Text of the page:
"Dollar surge will not stop America feeling the effects of a global crunch"

Despite the resurgence of the dollar, Ambrose Evans-Pritchard remains unconvinced that things in the US are now as rosy as the new found (albeit guarded) optimism suggests. He comes by his view without disputing the view that the dollar rally has legs. I’m not very optimistic about that.

Why? A drinking buddy with amazing connections in the international banking community (he and his parters can get Trichet on the phone) has said since January that the dollar would rally because foreign banks, particularly UK and European banks, were in simply dreadful shape, which in turn meant their economies would wind up in recession. Once the markets figured that out, the dollar would have a nice run. But he has been equally adamant that the dollar is a long-term sell because we will be unable to dig our way out of our trade deficits.

And there are plenty of other shoes about to drop. Chris Whalen of Institutional Risk Analytics has warned for some time of a second leg down in the credit crunch as regional banks take writedowns. The Financial Times today warns that “US banks scramble to refinance maturing debt“:

Battered US financial groups will have to refinance billions of dollars in maturing debt over the coming months, a move likely to push banks’ funding costs higher and curb their profitability, say bankers and analysts…

The rising funding costs are set to put pressure on earnings because, in many of their businesses, banks rely on the difference between borrowing and lending rates to make money.

“It is difficult to see how banks will continue to repeat the heady profit growth of the past few years if they borrow at these levels,” said a Wall Street banker.

Banks could also be forced to raise lending rates, exacerbating the credit crunch felt by many businesses and individuals and further depressing economic activity.

Mohamed El-Erian, co-chief executive of Pimco, the asset management group, said: “If banks keep borrowing at these levels, you will get a repricing of credit for the whole economy.”

And if they don’t borrow at the same level, they shrink their balance sheets, which is also contraction-making.

From the Telegraph:

Two alerts landed on my desk this weekend from the elite markets team at Goldman Sachs. One was entitled “The Dollar Has Bottomed!”….

The other note advised clients to “Take Profit on Globalization Basket”, especially on Eastern Europe currencies. Goldman Sachs has quietly dropped its talk of $200 oil. Even Russia’s petro-rouble is now deemed suspect.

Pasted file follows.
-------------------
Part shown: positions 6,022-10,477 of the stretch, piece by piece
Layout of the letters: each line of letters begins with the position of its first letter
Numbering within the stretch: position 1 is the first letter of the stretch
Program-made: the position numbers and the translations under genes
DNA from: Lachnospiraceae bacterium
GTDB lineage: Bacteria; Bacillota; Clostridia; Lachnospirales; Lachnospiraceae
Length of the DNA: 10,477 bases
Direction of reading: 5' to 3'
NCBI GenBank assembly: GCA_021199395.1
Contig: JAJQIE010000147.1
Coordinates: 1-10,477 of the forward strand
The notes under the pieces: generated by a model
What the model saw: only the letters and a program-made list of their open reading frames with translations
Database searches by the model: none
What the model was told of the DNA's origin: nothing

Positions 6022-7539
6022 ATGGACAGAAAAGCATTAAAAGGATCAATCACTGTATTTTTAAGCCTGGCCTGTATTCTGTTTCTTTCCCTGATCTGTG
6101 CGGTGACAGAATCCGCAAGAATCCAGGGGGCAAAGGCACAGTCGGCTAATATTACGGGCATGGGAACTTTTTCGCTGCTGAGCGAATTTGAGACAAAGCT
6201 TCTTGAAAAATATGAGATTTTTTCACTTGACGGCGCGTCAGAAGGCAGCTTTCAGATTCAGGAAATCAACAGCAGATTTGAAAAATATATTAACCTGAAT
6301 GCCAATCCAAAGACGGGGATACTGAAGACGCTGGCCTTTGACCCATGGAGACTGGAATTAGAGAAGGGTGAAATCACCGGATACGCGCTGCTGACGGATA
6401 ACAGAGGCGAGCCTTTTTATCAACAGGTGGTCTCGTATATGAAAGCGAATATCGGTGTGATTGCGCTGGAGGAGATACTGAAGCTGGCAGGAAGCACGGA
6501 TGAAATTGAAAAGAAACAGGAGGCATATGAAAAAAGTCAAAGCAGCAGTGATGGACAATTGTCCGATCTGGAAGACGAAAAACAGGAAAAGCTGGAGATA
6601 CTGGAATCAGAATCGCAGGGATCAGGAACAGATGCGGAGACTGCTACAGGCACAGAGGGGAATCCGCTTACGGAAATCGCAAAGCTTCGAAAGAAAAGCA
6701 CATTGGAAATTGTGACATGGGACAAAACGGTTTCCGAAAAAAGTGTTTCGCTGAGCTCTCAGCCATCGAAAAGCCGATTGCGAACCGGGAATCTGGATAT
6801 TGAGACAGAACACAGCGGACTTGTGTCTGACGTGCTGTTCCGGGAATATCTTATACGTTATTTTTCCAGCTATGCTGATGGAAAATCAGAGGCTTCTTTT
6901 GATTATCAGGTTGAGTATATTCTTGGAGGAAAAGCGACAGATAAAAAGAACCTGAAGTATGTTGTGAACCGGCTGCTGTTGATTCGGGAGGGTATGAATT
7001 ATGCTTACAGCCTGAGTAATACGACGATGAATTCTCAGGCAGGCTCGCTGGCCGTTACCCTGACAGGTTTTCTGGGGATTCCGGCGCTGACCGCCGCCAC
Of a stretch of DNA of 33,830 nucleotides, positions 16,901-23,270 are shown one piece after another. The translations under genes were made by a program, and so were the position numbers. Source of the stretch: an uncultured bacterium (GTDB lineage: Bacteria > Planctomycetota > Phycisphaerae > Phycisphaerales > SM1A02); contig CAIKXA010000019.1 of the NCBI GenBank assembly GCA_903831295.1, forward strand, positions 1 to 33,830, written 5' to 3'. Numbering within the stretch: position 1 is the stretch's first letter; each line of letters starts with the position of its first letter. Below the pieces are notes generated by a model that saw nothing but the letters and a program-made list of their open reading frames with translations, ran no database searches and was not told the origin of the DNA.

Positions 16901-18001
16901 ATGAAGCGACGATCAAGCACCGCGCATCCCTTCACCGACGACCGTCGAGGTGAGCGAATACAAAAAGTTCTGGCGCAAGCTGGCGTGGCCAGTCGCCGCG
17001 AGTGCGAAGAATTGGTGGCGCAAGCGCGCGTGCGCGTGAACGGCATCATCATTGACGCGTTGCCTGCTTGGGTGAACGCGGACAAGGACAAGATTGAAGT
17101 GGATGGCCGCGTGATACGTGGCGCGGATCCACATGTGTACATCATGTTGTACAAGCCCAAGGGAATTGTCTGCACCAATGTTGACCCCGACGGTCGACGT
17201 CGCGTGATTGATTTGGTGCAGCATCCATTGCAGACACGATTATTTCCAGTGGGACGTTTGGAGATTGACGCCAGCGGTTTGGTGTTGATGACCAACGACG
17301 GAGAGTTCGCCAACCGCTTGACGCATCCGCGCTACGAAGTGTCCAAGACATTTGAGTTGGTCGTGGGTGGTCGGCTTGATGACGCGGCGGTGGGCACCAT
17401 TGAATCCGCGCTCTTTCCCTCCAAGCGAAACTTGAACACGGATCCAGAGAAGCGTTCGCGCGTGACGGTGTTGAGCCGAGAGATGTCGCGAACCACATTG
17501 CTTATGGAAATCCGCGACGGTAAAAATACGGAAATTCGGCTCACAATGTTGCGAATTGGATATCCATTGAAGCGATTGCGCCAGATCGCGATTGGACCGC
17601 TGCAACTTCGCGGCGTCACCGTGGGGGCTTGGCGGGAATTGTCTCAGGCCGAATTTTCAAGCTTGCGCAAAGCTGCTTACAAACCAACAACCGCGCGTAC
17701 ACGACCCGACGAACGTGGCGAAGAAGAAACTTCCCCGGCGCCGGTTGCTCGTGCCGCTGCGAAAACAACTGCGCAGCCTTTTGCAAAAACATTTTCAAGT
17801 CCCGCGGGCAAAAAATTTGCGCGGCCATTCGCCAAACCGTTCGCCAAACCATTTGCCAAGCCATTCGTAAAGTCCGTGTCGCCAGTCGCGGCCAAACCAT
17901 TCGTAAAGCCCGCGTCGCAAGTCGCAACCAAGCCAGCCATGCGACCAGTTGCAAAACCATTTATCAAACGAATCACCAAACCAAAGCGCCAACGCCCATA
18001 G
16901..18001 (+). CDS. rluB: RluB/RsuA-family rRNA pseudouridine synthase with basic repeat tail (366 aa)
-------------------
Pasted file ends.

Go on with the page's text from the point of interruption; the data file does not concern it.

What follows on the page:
The twin missives more or less sum up the dramatic change in mood sweeping financial markets since it became evident that the entire bloc of rich OECD countries has succumbed to the delayed effects of the credit crisis.

Japan contracted by 0.6pc in the second quarter, Germany by 0.5pc, France and Italy by 0.3pc. Spain recalled the cabinet last week for an emergency summit. New Zealand and Denmark are in recession. Iceland contracted at a catastrophic 3.7pc in the second quarter.

“The whole decoupling thesis has started to come apart at the seams,” said David Bloom, currency chief at HSBC….

Yves here. Note the Nouriel Roubini from the get-go deemed decoupling to be bunk.

The UK economy is not my brief, but I see that hedge funds are circulating a report from the US guru Jeremy Grantham predicting a very bad end to Gordon Brown’s debt experiment.

“The UK housing event is probably second only to the Japanese 1990 land bubble in the Real Estate Bubble Hall of Fame. UK house prices could easily decline 50pc from the peak, and at that lower level they would still be higher than they were in 1997 as a multiple of income,” he said.

“If prices go all the way back to trend, and history says that is extremely likely, then the UK financial system will need some serious bail-outs and the global ripples will be substantial.”

For months the exchange markets ignored this impending train crash, just as they ignored the property bust in Europe’s Latin Bloc, or the little detail that UBS alone had just lost the equivalent of 8pc of Switzerland’s GDP. All they cared about in the currency pits was the interest rate gap: US low, Europe high.

Now the paradigm has flipped. The Fed may have been right after all to slash rates to 2pc. The European Central Bank may have panicked by tightening in July. Note that the elder Swiss National Bank did not do anything so rash.

Bulls now believe America is turning the corner. Financial stocks are up 20pc since early July. Some “monoline” bond insurers have risen 1,200pc in a month as fears of Götterdämmerung give way to sheer intoxicating relief, and a “short-squeeze”. Such are bear-trap rallies.

Regrettably, I remain beset by gloom. The US fiscal stimulus package that kept spending afloat in the second quarter is running out fast. There is nothing yet to replace it. The export boom cannot keep adding juice as the global crunch hits. My fear is that the US will tip into a second, deeper leg of the downturn, setting off a wave of savage job cuts. This will start to feel more like a real depression.

The futures market is pricing a 33pc fall in US house prices from peak to trough, based on the Case-Shiller index. Banks have not come close to writing off implied losses on this scale.

Daniel Alpert from Westwood Capital predicts that a mere 28pc fall would alone lead to a $5.4 trillion haircut in US household wealth, and leave lenders nursing $1.25 trillion in losses. So far they have confessed to less than $500bn.